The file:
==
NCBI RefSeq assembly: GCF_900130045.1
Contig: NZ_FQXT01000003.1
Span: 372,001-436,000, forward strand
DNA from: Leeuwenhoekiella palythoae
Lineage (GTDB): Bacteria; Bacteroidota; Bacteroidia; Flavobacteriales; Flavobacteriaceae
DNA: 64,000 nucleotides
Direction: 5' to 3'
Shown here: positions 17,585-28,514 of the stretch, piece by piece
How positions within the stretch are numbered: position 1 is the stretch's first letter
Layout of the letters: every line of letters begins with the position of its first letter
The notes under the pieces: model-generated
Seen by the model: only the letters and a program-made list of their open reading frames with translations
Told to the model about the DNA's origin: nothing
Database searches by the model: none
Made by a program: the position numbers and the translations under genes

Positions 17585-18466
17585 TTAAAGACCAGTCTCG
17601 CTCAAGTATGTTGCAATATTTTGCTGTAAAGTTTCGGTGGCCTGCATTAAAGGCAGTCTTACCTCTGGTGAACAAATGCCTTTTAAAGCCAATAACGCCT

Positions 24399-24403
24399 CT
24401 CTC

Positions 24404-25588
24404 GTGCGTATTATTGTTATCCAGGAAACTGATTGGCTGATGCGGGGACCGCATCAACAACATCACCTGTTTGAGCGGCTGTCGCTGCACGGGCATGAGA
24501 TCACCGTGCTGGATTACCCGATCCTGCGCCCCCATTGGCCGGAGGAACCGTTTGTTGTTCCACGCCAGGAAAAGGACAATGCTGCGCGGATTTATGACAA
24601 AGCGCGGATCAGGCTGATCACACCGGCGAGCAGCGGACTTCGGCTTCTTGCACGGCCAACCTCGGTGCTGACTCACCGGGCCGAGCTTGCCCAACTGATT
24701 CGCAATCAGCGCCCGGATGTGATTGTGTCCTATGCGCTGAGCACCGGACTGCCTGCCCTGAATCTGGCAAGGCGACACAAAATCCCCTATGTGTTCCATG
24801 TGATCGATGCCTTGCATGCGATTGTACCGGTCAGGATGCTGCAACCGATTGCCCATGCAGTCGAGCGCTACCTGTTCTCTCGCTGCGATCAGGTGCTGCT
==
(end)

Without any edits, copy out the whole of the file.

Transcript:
NCBI RefSeq assembly: GCF_900130045.1
Contig: NZ_FQXT01000003.1
Span: 372,001-436,000, forward strand
DNA from: Leeuwenhoekiella palythoae
Lineage (GTDB): Bacteria; Bacteroidota; Bacteroidia; Flavobacteriales; Flavobacteriaceae
DNA: 64,000 nucleotides
Direction: 5' to 3'
Shown here: positions 17,585-28,514 of the stretch, piece by piece
How positions within the stretch are numbered: position 1 is the stretch's first letter
Layout of the letters: every line of letters begins with the position of its first letter
The notes under the pieces: model-generated
Seen by the model: only the letters and a program-made list of their open reading frames with translations
Told to the model about the DNA's origin: nothing
Database searches by the model: none
Made by a program: the position numbers and the translations under genes

Positions 17585-18466
17585 TTAAAGACCAGTCTCG
17601 CTCAAGTATGTTGCAATATTTTGCTGTAAAGTTTCGGTGGCCTGCATTAAAGGCAGTCTTACCTCTGGTGAACAAATGCCTTTTAAAGCCAATAACGCCT

Positions 24399-24403
24399 CT
24401 CTC

Positions 24404-25588
24404 GTGCGTATTATTGTTATCCAGGAAACTGATTGGCTGATGCGGGGACCGCATCAACAACATCACCTGTTTGAGCGGCTGTCGCTGCACGGGCATGAGA
24501 TCACCGTGCTGGATTACCCGATCCTGCGCCCCCATTGGCCGGAGGAACCGTTTGTTGTTCCACGCCAGGAAAAGGACAATGCTGCGCGGATTTATGACAA
24601 AGCGCGGATCAGGCTGATCACACCGGCGAGCAGCGGACTTCGGCTTCTTGCACGGCCAACCTCGGTGCTGACTCACCGGGCCGAGCTTGCCCAACTGATT
24701 CGCAATCAGCGCCCGGATGTGATTGTGTCCTATGCGCTGAGCACCGGACTGCCTGCCCTGAATCTGGCAAGGCGACACAAAATCCCCTATGTGTTCCATG
24801 TGATCGATGCCTTGCATGCGATTGTACCGGTCAGGATGCTGCAACCGATTGCCCATGCAGTCGAGCGCTACCTGTTCTCTCGCTGCGATCAGGTGCTGCT